In the second case, the breaking change is a different one:  Calling code that has been recompiled still performs “the default scale behavior”.  However, now the default scale behavior is to move the point to the origin. This is a different kind of breaking change.  Code now does ‘the default thing' but the default behavior is different.  It’s still correct, because we can safely assume that since you did recompile, you wanted the to upgrade to the new behavior, and you are prepared to test those changes.

Ok, So now what?

We’ve learned that changing the default value for parameters causes problems for callers. The language rules and the implementation of the feature minimizes the pain, but it still hurts.

Changing anything public is a breaking change

This phenomena is not unique to Optional Parameters.  If you change any code that has public access, you need to understand that you probably broke some client code. If you change the observable behavior, that’s a breaking change. Change the number of parameters, order of parameters, types of parameters, or return type, you probably broke code.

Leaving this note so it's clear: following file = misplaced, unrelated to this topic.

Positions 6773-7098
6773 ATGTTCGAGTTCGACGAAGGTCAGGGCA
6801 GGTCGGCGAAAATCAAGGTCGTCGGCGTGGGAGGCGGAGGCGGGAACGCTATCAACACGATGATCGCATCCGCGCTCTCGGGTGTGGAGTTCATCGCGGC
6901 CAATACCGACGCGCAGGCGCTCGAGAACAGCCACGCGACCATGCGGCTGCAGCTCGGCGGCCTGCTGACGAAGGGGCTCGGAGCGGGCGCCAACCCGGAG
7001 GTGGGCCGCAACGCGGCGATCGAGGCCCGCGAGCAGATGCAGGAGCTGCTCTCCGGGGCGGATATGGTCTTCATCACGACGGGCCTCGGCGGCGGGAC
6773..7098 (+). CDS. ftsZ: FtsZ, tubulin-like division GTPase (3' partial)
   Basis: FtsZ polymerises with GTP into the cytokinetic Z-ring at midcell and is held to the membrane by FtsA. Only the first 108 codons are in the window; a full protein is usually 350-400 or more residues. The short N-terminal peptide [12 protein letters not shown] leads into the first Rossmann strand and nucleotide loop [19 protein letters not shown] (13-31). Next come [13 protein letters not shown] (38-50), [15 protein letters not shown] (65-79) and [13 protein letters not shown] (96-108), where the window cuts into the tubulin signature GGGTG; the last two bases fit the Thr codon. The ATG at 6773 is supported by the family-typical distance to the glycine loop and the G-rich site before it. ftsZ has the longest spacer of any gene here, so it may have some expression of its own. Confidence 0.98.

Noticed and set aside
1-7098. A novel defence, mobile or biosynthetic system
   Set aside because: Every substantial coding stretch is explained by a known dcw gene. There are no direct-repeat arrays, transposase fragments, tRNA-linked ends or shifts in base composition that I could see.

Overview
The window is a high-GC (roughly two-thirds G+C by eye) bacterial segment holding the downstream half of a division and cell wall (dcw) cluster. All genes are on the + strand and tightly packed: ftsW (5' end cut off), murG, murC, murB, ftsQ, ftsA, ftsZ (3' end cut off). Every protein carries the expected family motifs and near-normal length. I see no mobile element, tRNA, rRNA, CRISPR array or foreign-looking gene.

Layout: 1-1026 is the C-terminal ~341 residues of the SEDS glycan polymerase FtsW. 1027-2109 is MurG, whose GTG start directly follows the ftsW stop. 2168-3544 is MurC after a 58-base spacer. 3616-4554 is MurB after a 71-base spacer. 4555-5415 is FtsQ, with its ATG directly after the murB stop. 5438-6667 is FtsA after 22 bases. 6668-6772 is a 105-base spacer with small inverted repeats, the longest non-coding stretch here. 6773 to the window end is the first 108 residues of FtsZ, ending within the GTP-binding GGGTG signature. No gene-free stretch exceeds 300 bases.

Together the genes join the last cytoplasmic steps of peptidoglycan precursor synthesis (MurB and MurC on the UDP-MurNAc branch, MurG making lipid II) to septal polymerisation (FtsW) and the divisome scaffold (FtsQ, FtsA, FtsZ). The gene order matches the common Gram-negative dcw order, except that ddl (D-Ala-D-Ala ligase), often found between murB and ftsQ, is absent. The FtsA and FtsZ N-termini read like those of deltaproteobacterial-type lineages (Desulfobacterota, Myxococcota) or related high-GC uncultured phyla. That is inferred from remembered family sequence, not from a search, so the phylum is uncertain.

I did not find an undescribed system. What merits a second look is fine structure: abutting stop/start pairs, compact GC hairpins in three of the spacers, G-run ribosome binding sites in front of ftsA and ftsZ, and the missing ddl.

Rule:  Optional Parameters in public methods should receive the same consideration as anything else declared with public access.

Optional parameters are no more evil than any other language feature. They just require reasonable forethought when used as part of a public interface. That makes them just like any other language feature you would use in a public method.

Created: 6/10/2010 7:39:25 PM

A recent email conversation about TDD and its costs and benefits reminded me that our industry is incredibly bad about selling concepts to our customers. The thesis of the email was that the author considered testing very important, and had invested in testing activities, but had not received the ROI he expected from adopting these activities.

The bulk of the pro-testing guidance available makes it very easy to fall into this situation.  We often take sound practices and distill them into provocative slogans. These slogans are easy to remember, but can lose the justification for why we use these practices. Even worse, they can lead decision makers to wonder if we have their interests in mind. I don’t want to spend lots of space giving examples of arguments that don’t work, so instead I’m going to look at some of the critiques I’ve heard against TDD and related development ideas, and my counter-arguments.

Your application architecture gets overly complicated due to testing. This makes it more expensive to add people to the project, and very hard to transfer ownership of a project.